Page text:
The other, far more preferable, approach would entail the United States pursuing a genuinely workable diplomatic strategy towards Iran. With regard to the nuclear issue, this would mean stepping back from a quixotic quest for zero enrichment in Iran and, instead, seeking to identify monitoring arrangements for Iran’s nuclear program so that the proliferation risks associated with Iran’s program were tightly controlled.

Pursuing this strategy would also require embedding diplomatic efforts on the nuclear issue in a broader, comprehensive, strategic framework for U.S.-Iranian discussions. Such discussions would deal with the full range of bilateral differences between Washington and Tehran, with the aim of reaching what I have often described as a U.S.-Iranian Grand Bargain. This is something which Iran very much wants. It is also something that would be very strongly in the interests of the United States and Israel....

At this point, the United States cannot achieve any of its high-priority objectives in the greater Middle East -- in the Arab-Israeli arena, Lebanon, Iraq, Afghanistan, with regard to energy security, etc. -- without a more productive relationship with the Islamic Republic....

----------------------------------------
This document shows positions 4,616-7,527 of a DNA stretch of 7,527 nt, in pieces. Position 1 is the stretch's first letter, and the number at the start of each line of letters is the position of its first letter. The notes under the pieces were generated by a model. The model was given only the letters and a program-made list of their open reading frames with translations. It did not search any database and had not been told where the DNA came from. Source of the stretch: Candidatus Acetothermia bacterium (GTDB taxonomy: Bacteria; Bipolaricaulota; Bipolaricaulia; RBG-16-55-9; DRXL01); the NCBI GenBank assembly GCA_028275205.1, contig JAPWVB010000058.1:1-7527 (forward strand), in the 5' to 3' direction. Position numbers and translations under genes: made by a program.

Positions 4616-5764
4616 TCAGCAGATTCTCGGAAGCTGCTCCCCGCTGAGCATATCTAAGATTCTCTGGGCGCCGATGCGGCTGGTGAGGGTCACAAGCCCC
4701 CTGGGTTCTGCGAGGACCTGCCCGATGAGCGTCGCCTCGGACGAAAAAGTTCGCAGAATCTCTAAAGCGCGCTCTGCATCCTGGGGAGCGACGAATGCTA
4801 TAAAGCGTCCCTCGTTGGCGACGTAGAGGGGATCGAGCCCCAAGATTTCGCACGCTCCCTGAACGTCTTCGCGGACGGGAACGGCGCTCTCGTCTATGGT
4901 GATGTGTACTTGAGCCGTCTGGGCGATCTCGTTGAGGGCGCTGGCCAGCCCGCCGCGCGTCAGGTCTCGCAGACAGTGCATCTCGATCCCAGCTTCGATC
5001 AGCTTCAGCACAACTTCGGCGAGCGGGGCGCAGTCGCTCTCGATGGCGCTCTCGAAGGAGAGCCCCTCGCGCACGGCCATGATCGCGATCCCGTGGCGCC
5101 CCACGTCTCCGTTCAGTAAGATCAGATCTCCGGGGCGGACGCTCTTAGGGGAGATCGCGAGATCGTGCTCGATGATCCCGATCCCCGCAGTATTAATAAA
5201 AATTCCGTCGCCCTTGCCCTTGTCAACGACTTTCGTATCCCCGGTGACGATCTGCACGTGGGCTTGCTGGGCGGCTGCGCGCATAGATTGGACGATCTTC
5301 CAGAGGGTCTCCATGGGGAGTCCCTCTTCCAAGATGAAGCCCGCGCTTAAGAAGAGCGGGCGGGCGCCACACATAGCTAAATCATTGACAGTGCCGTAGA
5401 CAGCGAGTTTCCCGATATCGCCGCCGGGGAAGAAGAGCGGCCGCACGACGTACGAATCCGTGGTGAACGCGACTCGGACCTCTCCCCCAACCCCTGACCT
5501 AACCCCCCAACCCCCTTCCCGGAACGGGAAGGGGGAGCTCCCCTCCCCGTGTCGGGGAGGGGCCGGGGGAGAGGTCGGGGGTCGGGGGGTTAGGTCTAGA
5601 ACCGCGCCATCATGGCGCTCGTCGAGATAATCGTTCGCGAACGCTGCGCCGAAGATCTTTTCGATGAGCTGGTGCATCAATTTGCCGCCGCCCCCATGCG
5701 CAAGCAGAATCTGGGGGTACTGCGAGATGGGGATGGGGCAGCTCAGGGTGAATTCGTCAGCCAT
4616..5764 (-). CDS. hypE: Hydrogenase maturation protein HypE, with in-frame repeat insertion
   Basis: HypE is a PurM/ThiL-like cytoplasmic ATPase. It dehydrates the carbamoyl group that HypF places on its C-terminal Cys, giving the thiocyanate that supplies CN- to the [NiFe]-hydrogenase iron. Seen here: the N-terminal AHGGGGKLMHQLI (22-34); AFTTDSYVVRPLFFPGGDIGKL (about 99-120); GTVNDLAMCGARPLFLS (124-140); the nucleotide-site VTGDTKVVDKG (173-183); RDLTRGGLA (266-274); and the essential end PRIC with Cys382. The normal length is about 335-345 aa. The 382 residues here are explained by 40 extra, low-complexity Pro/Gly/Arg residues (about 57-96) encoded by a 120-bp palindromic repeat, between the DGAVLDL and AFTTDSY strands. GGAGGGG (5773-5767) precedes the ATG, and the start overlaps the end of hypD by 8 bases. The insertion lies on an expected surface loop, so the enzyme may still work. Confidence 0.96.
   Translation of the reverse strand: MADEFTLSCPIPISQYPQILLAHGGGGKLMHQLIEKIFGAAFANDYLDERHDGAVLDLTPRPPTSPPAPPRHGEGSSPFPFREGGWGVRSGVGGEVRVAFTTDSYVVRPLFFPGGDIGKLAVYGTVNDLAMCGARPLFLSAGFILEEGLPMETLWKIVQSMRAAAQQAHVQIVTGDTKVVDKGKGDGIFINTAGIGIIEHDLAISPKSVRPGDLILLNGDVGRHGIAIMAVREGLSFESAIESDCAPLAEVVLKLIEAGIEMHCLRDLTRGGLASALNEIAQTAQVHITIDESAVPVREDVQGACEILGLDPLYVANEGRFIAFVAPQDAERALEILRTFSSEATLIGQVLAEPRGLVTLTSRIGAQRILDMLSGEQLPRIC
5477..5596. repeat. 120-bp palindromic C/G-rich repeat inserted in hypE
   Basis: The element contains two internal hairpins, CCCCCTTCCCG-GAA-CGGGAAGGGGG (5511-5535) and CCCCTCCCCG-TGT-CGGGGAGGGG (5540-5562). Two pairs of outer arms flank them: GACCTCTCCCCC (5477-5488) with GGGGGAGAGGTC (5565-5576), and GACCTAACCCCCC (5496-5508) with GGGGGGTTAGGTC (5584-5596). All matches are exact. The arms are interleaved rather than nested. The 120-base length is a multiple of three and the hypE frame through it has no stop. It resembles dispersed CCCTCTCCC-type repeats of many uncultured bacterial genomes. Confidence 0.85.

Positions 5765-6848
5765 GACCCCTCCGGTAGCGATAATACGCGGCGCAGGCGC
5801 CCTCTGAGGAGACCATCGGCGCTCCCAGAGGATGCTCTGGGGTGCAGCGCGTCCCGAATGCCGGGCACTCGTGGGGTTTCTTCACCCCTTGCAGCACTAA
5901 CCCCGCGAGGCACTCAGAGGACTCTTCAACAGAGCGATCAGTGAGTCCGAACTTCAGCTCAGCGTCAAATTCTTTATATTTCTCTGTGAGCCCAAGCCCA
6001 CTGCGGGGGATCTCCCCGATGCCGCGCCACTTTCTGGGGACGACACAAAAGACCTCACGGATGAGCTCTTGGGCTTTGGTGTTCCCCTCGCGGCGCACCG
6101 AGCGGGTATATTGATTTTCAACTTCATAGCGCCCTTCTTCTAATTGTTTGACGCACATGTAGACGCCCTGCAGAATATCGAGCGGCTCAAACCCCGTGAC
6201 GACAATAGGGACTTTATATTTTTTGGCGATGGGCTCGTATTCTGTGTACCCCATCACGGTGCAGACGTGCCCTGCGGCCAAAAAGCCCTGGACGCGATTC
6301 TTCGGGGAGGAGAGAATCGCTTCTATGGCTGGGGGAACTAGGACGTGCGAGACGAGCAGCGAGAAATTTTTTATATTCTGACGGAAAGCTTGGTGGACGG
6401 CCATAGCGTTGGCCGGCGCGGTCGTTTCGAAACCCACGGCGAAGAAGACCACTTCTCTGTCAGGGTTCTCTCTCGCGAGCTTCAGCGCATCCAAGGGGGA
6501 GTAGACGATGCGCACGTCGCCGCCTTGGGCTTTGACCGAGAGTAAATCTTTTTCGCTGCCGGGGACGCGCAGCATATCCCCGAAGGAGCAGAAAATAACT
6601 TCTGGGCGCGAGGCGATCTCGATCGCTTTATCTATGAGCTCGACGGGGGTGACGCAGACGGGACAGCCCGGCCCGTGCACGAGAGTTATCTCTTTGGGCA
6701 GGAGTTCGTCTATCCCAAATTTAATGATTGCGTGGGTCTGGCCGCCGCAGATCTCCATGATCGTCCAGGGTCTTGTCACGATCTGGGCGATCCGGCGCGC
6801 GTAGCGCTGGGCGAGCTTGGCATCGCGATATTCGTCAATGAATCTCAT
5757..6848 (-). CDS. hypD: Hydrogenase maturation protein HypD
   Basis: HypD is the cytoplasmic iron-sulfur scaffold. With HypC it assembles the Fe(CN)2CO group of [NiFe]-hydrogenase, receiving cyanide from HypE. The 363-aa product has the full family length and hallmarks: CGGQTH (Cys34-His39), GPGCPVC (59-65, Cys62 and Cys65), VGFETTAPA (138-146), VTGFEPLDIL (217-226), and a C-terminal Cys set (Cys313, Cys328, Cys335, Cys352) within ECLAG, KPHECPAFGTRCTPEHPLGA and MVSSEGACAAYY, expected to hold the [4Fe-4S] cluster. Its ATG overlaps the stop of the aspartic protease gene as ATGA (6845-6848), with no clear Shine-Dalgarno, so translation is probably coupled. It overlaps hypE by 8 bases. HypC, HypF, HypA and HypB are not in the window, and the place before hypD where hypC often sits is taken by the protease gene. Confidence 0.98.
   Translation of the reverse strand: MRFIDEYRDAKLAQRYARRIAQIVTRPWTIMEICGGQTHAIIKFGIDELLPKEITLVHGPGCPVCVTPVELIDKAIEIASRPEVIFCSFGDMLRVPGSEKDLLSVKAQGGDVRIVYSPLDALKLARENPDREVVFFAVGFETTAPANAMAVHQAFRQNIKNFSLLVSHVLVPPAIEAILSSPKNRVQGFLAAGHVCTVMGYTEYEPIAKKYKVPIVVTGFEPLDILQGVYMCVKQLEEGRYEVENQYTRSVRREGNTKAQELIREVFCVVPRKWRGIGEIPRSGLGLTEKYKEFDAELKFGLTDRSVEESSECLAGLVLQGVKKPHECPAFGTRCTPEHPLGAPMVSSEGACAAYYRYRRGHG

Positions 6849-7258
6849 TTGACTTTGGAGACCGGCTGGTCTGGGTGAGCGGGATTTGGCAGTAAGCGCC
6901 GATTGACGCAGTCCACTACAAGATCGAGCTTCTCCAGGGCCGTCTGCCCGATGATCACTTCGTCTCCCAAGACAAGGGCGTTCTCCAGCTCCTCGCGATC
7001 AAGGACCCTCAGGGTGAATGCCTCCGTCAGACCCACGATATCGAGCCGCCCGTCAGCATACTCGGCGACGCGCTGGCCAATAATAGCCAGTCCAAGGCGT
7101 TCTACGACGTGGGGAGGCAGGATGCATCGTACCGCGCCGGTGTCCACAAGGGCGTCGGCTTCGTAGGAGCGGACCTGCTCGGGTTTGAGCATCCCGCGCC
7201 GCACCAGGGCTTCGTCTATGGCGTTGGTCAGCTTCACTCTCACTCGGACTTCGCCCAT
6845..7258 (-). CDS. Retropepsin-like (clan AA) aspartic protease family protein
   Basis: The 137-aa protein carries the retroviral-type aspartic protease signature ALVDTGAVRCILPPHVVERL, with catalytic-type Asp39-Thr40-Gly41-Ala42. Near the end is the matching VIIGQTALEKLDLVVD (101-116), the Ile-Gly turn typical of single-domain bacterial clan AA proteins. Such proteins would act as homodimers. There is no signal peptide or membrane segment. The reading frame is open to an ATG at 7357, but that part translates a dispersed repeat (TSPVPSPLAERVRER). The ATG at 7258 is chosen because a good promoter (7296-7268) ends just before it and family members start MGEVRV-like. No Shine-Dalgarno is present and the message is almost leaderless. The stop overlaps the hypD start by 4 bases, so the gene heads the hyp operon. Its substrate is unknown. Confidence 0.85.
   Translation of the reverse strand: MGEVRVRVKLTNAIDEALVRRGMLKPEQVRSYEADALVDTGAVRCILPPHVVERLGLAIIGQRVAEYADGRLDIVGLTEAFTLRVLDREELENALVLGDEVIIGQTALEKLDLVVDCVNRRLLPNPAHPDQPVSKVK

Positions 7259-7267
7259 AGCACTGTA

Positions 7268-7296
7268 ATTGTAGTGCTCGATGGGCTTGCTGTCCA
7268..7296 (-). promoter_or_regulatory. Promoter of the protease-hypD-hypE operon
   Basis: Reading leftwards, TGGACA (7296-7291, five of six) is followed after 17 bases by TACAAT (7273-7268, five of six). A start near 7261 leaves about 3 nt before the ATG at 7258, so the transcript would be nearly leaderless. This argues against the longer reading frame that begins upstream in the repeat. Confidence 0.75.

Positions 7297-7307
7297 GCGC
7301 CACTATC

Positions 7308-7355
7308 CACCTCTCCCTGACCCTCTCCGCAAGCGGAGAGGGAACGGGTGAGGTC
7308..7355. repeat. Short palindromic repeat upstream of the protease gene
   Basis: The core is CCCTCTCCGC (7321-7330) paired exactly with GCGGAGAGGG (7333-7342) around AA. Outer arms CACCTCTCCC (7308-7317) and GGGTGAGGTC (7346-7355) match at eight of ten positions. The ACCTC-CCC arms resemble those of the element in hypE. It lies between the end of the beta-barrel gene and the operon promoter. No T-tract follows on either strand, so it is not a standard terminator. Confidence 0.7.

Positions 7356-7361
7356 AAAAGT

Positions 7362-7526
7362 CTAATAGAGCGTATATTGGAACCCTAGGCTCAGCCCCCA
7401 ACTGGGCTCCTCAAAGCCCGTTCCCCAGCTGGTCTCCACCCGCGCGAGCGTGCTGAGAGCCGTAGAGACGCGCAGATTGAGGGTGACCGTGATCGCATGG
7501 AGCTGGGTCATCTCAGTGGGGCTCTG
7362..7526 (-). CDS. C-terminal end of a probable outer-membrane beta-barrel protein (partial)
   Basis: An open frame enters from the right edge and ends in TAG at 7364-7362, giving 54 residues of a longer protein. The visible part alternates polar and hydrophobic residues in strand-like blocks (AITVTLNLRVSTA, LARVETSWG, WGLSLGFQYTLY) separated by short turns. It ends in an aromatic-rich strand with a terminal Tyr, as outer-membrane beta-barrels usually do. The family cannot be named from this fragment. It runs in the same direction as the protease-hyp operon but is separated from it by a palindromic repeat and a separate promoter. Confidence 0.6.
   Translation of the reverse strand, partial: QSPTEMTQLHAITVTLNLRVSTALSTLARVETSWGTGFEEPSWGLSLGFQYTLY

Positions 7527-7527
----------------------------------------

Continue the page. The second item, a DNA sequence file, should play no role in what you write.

Second, without U.S.-Iranian rapprochement, the United States will not be able to achieve any of its high-priority goals in the Middle East. This would be bad for Israel, which needs credible and effective American leadership in the region to maintain a stable balance of power, address serious threats, and ensure its safety and survival. We should think hard about what Israel’s strategic situation would be like if the United States is seen, to a much greater extent than is already the case, as a declining power, unable to deliver".

Hillary Mann Leverett, "Pragmatists in Teheran," Foreign Policy,
30 October 2009, in

"'When I use a word,' Humpty Dumpty said in a rather scornful tone, 'it means just what I choose it to mean - neither more nor less.' 'The question is,' said Alice, 'whether you can make make words mean so many different things.' 'The question is,' said Humpty Dumpty, 'which is to be master - that's all'.
Lewis Carroll, Through the Looking-Glass. Chapter Six, 1872.

Which or rather who 'is to be master - that's all,' sums up the current status of the Six Great Power negotiations with the regime in Tehran over its nuclear programme. In its response on Thursday last, to the proposal put to it by the Six Powers in late September, the regime of Mullahs, countered with what Reuters correctly characterized as 'killer amendments'. Specifically, the Persians called for the following:

"will not ship out LEU [low enriched uranium] except in small, staggered portions, not all in one go by the end of the year as the draft text stipulates. Another demand is to import fuel for the reactor from foreign suppliers at the same time that Iran is sending its own material out".

"Snap Analysis: Iran [Persia] stalls atom plan but no new sanctions soon,"29 October 2009, in